Two months and a half have passed since you departed this life. The bon festival is just around the corner. It’s when the souls of the deceased are believed to return to their earthly homes. Are you getting ready to come back to the familiar place your family are waiting for you?
I first met you when I joined an interest club (table tennis) for parents of school children as a part of PTA program more than 30 years ago. You were a few years senior to me in that club. You were self-reliant and assertive and fun as well. Somehow we hit it off. You took initiative and I was a follower. I once told you that you were so reliable and faithful that you would be sure to come to me whenever I had difficult times. You really did so. I owed a lot to you. Since I moved here, we have seen at least twice a year for each other’s reciprocal birthday dinner.
Two years ago, you took me to your home country, Korea. We stayed in the center of Seoul, where you spent the days of a prestigious women’s university as a progressive and active student. You said it was the place packed with lots of memories of those days. After graduating from it, you married a man of second generation of Korean living in Japan. It was not always a rosy dream for you to live in Japan because of a feeling rooted in some people by irresistible force at a certain period of time in the history, but you were always positive and made lots of friends.
In that trip, you had planned to take a stroll down memory lane around the campus but unfortunately it was extremely cold outside in February. We gave up the plan and instead, enjoyed esthetic salon and got in the restaurant. Korean dishes were so good. Maybe because you selected good restaurants. I was lucky to have such an efficient guide with me.
Last year in July, you called me and said you were diagnosed as an end-stage pancreas cancer. I was speechless. It was unbelievable; you were still so active and eager to play table tennis besides being busy as a certified judge of both domestic and international matches. You said you had felt terribly tired, so you went to see the doctor. That day the doctor told the result straight to you. You were crying and I could do nothing but cry with you on the phone.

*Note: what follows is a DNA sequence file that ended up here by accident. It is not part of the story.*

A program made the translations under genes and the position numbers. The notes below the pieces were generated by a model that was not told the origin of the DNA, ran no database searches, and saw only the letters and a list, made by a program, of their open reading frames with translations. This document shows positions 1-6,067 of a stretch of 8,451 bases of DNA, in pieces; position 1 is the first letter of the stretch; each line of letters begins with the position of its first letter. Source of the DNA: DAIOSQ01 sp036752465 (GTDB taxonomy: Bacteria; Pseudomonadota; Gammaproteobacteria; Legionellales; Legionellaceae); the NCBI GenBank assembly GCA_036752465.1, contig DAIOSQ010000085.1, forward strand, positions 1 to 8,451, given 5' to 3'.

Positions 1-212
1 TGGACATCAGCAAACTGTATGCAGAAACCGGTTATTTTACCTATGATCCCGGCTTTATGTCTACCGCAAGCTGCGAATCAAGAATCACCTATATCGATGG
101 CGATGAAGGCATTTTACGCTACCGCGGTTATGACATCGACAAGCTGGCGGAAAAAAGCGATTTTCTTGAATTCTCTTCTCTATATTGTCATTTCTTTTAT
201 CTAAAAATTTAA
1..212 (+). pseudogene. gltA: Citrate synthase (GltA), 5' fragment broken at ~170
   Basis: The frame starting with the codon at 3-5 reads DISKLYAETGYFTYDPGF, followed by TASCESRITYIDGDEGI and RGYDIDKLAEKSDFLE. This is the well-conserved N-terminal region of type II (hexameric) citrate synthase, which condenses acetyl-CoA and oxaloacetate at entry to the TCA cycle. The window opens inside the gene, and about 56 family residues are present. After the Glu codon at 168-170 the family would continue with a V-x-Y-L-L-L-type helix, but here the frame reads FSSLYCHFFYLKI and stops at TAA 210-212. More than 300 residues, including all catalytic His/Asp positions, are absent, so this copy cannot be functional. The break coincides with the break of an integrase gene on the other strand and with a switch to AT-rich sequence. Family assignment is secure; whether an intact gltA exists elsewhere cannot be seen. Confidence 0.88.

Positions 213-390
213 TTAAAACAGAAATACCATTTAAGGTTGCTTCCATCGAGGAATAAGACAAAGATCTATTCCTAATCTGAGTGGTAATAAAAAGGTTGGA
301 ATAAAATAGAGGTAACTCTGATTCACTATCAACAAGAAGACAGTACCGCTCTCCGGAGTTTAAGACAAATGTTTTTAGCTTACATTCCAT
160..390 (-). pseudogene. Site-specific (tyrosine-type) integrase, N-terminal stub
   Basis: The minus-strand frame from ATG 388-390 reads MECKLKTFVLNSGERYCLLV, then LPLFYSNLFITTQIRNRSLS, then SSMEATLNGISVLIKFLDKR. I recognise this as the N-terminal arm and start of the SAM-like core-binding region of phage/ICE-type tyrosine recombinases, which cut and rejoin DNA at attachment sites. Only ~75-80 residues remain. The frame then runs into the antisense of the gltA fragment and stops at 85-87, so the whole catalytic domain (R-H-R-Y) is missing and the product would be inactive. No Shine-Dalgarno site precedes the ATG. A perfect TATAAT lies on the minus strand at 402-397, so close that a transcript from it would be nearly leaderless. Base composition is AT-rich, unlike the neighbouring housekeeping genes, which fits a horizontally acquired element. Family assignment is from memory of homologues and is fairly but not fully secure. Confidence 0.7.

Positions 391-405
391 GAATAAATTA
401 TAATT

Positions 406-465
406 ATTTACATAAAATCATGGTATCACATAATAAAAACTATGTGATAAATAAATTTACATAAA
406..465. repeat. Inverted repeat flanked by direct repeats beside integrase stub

You were thoughtful, well- determined and had the good grace to start getting ready for leaving this world. You said you had lived your life to your heart’s content and nothing had left undone so you were quite satisfied with your life but the next moment, you confessed, the thoughts were shuttered down with despair and fear. What I could have done for you? All I could do was to be with you when you needed me.
In the meantime you showed a sign of recovery. We hoped you could get along well with your cancer. This year, however, things turned worse. Last time I visited you at the hospice, it happened to be cherry blossom viewing day. I wheeled your wheelchair and saw cherry blossom together. You said you would never forget it for the rest of your life. You know how happy and how sad I was to hear that. How will I see cherry blossoms next year?
You were getting weaker and spending almost all days lying in bed but thanks to a terminal care you felt no pain at all. It was a great relief. When I emailed you and said I wanted to see you soon after that, you refused my offer. I felt shocked at first but I understood how you felt. Maybe you wanted to be remembered as the way you used to be; healthy and cheerful and active. Instead of going to see you, I sent mails so that your daughter might read them to you.
You seemed to be in lull for a while but the time never failed to come. I burst into tears after hanging up the phone from your husband. I should have well prepared for that moment, still I couldn’t control my feeling. I was afraid I would get into bottomless depression.
The funeral was held only with the people who were closely related. How I was grateful to your family for having me attend the ceremony as a friend. I was able to see and say thanks and good bye to you.
Later, your daughter told me that while you were awake in bed, you often looked at my phone number. She was worried that your refusal might've hurt me but she told me that you murmured, “She understands me well, she knows how I feel”, and she kindly added to me, “You were always in my mother's heart. She really liked you”. Those words made me cry and sank into my heart and healed me a great deal. I was happy and proud to have a friend like you.
What happens to people when they die? It’s a universal question. Where are you now? In the world brimmed with bliss and love and lights? I believe you became “consciousness” and whenever I think of you, I can connect with you.
Have a safe landing on your home and enjoy family reunion for a while, my dear friend.